This month’s T-SQL Tuesday invite comes from Mohammad Daraband invites a letter to your 20 year old self. I love this idea for a theme and am really looking forward to other people’s write-ups. To date this in time, I’m currently 35 so this will be a 15 year flashback.
I’ll be honest, I don’t have many regrets in life. Some things haven’t gone as I’d have expected but everything has happened together to bring me to where I am now.
Some pieces of advice I would have sent back to my 20 year old self:
That degree you’re doing? Yeah, complete that because you’ll be paying it off for the next 15 years.
Don’t stress about your career yet, that will sort itself out in due time.
Don’t stop playing Rugby, you’ll get fat.
Enjoy your hair while you have it.
Finally: don’t worry, you’ll grow into your face;
There’s not a lot of professional suggestions there, that’s probably a mix of how happy I am with my career as it currently is as well as how much my life has changed over the last 15 years.
I quite like the introspective of this post so see you in another 5 years for another update!
Have you ever heard the phrase ‘don’t keep all of your eggs in one basket’? Yeah, people have learned that particular lesson the hard way. Don’t make the same mistake.
When you do a full backup you’re taking a copy of your database (and all of the data within) and storing it somewhere nice and safe. If something tragic happens to your database you will have a copy of it stored elsewhere.
You can take a full backup manually using the GUI, just right click on your database and select Tasks -> Back Up…
You get to select things like what database you’re backing up, the type of backup you’re taking and the location you’re saving it to. To save it to the default location you can just click OK and watch it take a full backup.
If you have a little time have a read through the options you have. The main suggestion is to save this backup to a different drive than the one that your database is stored on (if your database is on D: then save your backups to another drive if you have one available).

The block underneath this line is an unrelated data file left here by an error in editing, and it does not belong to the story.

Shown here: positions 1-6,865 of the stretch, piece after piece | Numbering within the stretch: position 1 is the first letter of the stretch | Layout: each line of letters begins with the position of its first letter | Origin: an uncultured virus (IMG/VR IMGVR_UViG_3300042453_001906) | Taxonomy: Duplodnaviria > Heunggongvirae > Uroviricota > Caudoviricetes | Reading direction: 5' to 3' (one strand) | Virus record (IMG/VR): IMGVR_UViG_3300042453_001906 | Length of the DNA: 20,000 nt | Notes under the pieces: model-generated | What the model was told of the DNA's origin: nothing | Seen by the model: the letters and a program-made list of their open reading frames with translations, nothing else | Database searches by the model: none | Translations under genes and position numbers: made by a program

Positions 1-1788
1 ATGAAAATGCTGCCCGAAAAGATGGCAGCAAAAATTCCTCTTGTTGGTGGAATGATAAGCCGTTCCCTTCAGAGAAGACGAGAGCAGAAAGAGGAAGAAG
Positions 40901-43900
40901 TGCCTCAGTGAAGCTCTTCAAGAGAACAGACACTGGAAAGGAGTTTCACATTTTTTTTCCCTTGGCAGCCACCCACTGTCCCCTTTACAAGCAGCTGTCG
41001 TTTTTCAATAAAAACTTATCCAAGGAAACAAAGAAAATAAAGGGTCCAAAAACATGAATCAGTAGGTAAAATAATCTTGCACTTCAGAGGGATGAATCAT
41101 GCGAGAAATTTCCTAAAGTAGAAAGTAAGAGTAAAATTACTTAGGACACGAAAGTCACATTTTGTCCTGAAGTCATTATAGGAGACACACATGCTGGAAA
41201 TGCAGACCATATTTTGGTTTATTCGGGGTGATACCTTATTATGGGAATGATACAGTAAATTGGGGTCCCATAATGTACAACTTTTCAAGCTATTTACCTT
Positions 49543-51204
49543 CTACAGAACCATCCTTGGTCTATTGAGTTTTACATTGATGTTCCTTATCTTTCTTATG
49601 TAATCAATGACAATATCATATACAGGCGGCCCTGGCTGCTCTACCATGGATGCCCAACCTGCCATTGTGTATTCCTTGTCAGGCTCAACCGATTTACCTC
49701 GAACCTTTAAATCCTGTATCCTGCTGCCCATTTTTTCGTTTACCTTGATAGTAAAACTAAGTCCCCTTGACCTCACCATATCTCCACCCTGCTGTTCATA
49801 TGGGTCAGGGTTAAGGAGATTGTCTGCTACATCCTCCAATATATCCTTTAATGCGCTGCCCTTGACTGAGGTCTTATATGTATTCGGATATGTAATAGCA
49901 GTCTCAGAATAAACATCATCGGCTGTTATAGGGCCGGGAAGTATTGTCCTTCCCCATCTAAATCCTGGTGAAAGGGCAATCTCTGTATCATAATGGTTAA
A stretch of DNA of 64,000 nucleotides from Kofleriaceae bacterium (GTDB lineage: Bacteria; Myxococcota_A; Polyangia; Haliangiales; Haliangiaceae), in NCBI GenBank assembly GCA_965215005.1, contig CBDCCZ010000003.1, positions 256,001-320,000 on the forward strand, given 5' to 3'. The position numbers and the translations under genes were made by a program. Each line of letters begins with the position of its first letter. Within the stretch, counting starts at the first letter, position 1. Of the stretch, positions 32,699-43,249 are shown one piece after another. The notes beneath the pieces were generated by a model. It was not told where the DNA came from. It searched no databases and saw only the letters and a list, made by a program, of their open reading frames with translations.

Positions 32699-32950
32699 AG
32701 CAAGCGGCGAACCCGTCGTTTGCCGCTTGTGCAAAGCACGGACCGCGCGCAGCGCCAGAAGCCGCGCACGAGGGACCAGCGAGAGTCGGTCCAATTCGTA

You should also consider backup compression. It’s going to save you space when you schedule your backups regularly.
Talking about those scheduled backups, this is something that should be being done regularly. You’ll need to consider your own RTO/RPO goals to see how much data you’re willing to lose (in minutes). A good default is to set your full backups to nightly and your log backups to this figure (e.g. if you’re willing to lose up to 15 minutes of data then take log backups every 15 minutes).
Do you want an easy way to create your agent job to schedule that backup? At the top of the GUI when taking a backup there’s a little Script button and you can send the script to an agent job;
From here you can set your own SQL Server Agent job, the main thing you need to do is to give it a schedule (based upon your own RTO/RPO goals). Once that’s done you’re golden. Check back tomorrow and make sure your backups are working.
Don’t forget to practice restoring these backups elsewhere to make sure that they’re working without anything silly like corruption!
You know that SQL Server 2008 or 2008 R2 box you’ve got sitting around on an old dusty server somewhere? You’ve got 3 months to upgrade this to a version of SQL Server that was released in the last decade.